Friday, September 3, 2010 Rain with very strong winds in the morning and 50 degrees; sunny and 65 degrees in the afternoon
For the past four days much of our travels through MI,WI, and MN has been on state or county roads. We've been amazed that we encountered so little traffic on these roads. Sometimes we drove several miles without meeting another vehicle or seeing one in our rear view mirror. We've made good time without the stress of crazy interstate automobile roulette. So refreshing.
This morning we crossed the Mississippi River just as we left US 2 for MN 200. Having seen it when we were in St. Louis, it was a surprise to see it so narrow---less than 50 yards---and so shallow. Sure isn't Old Man River there.
The Minnesota we saw today is mostly flat. Trees, usually evergreens, grow along the roads. The land seems to be very marshy, and we did see lakes of all sizes, some larger than Canandaigua Lake and some the size of a large farm pond (or Lake Mitchell). Wide expanses of fields planted to corn, short-stemmed sunflowers, and soy beans appeared as we approached North Dakota. Nearby the inevitable grain elevators rise up, towering over the prairie. This is reminscent of Kansas.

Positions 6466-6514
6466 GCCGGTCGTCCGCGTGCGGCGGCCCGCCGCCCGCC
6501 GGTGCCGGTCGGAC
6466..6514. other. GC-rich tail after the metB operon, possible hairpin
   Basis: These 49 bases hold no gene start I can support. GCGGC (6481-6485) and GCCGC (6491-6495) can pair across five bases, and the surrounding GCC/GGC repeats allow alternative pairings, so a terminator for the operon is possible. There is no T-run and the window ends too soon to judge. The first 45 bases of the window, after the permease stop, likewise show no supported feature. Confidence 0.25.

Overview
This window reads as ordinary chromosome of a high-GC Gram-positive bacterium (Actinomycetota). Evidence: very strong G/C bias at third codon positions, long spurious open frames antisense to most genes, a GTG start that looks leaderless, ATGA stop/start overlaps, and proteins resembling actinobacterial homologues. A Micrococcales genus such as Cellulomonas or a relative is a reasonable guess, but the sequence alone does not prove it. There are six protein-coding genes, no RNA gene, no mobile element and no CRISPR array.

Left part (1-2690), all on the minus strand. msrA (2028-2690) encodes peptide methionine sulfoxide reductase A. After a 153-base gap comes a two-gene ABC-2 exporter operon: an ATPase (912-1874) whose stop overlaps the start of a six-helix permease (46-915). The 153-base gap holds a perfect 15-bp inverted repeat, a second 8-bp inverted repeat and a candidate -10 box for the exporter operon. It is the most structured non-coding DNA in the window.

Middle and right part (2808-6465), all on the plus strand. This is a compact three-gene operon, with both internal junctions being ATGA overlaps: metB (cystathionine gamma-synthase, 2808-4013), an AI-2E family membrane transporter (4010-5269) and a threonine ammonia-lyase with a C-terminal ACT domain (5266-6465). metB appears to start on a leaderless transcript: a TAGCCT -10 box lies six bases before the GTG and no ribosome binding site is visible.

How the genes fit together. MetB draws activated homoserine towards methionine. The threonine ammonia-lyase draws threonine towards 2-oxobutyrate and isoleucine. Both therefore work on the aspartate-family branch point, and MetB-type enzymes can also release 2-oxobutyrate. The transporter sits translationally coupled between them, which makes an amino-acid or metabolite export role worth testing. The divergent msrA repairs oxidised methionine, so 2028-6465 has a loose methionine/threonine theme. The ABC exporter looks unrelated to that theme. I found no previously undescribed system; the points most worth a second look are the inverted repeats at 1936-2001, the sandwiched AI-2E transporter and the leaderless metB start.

This afternoon we visited the Frontier Village in Jamestown, ND. Twenty-four buildings, moved in from small prairie towns around ND, house historical displays. Town life is represented by a post office, dentist, print shop, jail, saloon, bank, fire department, school, church, law and insurance offices, and many more, each furnished with artifacts and antiques appropriate to its use. Louis L'Armour grew up in Jamestown, and one building honors his legacy and displays many of the books he authored.
On the same grounds is a celebration of the bison's importance to the prairie, the World's Largest Buffalo Monument which is 26' high, 14' wide, 46' long and weighs 60 tons. He's one intimidating dude. Just beyond the monument is a herd of 30 bison. Included in the herd is White Cloud, the only female albino bison in North America, and five of her calves one of which is also white.
Tonight we met our Waterloo, as we expected. Phil spent almost two hours locating rooms for us for the next two nights. Labor Day combined with the oil workers, who have moved into the area to work in the newly discovered oil fields, have made lodging scarce. Since Plans A and B have been sabotaged, tomorrow will be working from Plan C which may also affect our plans for Sunday and Monday as well. Trips like this necessitate flexibility.
For our grandchildren who are using our travels to study geography, these are the routes we took today: from Duluth, MN, I35S-US2N-MN 200W-MN34W-US10W-I94W as far as Exit 258.